A New York federal court recently dismissed the Onondaga Nation’s land rights lawsuit. The ruling followed other recent cases that denied other Haudenosaunee (Iroquois) Confederacy nations rights to their lands.
The Nation filed its lawsuit in 2005 against New York State, Onondaga County, the City of Syracuse and five corporations. The Nation sought a declaratory judgment that various lands situated in present-day Central New York were unlawfully acquired by New York in violation of the federal Indian Trade and Intercourse Act, the U.S. Constitution, the 1784 Treaty of Fort Stanwix and the 1794 Treaty of Canandaigua.
U.S. District Judge Lawrence Kahn characterized the Nation’s claim as being of a “profoundly disruptive nature.” Ironically, he meant that the suit would be “disruptive” to those who are illegally occupying and benefitting from the lands (if the Nation’s claims were correct that New York’s acquisition of the lands was illegal).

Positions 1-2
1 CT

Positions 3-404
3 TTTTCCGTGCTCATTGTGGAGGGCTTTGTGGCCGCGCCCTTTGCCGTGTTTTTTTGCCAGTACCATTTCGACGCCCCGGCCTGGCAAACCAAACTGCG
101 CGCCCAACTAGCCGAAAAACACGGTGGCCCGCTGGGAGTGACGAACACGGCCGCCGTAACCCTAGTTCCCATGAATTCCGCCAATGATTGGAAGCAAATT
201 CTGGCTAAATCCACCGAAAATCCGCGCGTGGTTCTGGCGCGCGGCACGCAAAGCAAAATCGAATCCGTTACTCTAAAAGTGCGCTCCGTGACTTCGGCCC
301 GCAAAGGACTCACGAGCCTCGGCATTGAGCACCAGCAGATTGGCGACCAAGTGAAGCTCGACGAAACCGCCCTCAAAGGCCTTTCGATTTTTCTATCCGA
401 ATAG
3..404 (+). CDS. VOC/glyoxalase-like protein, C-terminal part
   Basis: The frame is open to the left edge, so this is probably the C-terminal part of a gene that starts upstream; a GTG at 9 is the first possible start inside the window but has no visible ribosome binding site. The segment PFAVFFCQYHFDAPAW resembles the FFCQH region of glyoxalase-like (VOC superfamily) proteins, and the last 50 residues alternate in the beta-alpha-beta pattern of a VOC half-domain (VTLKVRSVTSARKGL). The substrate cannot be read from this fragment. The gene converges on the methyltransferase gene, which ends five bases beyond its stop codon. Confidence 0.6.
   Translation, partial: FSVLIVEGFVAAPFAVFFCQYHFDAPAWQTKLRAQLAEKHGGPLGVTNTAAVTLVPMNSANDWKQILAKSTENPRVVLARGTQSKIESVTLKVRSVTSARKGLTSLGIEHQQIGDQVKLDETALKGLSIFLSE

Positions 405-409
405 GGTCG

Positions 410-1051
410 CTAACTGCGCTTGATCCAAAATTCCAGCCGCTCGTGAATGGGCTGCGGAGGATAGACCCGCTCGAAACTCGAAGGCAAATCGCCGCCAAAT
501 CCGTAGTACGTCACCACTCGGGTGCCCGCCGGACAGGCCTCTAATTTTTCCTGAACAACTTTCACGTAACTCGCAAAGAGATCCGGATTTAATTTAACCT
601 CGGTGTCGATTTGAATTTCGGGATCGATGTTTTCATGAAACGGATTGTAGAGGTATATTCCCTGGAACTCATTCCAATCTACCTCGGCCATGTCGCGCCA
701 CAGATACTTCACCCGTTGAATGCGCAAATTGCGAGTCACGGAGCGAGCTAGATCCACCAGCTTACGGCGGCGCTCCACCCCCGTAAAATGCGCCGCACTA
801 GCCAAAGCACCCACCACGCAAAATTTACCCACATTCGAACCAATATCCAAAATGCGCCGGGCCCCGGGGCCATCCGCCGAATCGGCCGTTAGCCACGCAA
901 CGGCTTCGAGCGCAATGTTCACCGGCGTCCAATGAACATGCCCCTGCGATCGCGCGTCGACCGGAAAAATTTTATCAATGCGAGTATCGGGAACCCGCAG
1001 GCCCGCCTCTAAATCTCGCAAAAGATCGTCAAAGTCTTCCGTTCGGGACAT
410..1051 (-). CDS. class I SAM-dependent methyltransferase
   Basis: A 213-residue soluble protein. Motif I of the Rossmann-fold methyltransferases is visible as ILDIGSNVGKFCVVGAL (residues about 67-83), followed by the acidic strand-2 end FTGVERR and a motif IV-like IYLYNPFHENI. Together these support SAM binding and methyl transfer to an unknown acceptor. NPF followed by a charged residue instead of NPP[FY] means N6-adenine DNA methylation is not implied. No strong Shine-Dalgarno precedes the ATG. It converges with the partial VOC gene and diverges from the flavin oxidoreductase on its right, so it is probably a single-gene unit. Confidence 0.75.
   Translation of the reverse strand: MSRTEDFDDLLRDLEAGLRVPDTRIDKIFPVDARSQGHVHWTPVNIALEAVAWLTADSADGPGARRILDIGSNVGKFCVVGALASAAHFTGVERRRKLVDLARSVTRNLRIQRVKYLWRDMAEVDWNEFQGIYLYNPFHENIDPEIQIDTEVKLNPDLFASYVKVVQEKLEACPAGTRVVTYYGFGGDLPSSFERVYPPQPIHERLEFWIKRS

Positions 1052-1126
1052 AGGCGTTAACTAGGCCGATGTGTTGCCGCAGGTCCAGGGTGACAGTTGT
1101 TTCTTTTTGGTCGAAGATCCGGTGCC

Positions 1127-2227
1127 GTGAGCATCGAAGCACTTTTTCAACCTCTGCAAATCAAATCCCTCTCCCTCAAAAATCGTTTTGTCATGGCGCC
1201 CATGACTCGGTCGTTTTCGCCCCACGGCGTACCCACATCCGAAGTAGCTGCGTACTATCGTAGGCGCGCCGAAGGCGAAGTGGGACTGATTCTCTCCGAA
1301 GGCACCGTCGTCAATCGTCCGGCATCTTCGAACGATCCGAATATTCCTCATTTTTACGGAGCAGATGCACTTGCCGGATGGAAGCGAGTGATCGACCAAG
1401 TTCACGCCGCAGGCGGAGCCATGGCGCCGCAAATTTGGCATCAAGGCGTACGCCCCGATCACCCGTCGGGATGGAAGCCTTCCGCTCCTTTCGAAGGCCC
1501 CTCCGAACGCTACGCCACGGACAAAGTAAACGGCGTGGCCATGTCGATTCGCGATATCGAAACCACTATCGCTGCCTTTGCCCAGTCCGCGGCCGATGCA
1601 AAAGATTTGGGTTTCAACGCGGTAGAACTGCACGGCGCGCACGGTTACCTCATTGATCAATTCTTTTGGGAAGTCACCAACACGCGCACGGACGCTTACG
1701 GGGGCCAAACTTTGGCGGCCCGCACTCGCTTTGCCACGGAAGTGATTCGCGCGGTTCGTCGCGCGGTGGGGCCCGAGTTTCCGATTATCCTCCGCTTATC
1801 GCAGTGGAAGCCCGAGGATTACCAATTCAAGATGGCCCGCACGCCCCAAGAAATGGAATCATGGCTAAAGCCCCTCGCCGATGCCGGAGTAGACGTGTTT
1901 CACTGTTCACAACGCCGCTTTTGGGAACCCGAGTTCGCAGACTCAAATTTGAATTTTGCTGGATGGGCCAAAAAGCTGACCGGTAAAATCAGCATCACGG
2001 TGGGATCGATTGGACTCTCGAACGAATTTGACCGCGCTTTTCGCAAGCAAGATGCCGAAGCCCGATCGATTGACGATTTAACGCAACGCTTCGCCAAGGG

Onondaga attorney Joe Heath said it was a “sad day.” “What this shows is that there’s no justice for Indian nations on land claims and no way to enforce treaty rights in our courts. There is no way you can read this decision and still think that treaties are ‘the supreme law of the land.’”
Heath also stated that the lawsuit was purposefully designed to be “the most non-disruptive lawsuit that anybody could conjure up.”
Heath added that the Onondaga Nation will take its case to the international arena but must first exhaust all legal remedies here.
“But Onondaga will not stop talking about the loss of their land. They’ll keep working with their neighbors in a healing and cooperative way to try to get their land back,” Heath said. “Maybe the legal system will catch up. This is not the end.”